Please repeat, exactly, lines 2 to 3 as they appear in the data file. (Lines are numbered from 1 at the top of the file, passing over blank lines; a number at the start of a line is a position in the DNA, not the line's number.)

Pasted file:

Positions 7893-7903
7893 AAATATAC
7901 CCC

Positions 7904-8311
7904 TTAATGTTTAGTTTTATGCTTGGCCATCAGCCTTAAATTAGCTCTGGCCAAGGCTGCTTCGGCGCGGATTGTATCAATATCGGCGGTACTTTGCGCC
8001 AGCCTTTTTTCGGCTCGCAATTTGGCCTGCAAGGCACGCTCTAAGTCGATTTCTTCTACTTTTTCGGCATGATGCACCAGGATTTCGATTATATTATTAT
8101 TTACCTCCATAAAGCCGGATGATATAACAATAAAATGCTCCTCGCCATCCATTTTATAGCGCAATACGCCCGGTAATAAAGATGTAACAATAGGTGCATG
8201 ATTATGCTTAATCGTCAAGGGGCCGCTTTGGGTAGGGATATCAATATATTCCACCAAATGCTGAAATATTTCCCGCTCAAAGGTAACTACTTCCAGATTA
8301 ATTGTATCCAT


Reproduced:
7893 AAATATAC
7901 CCC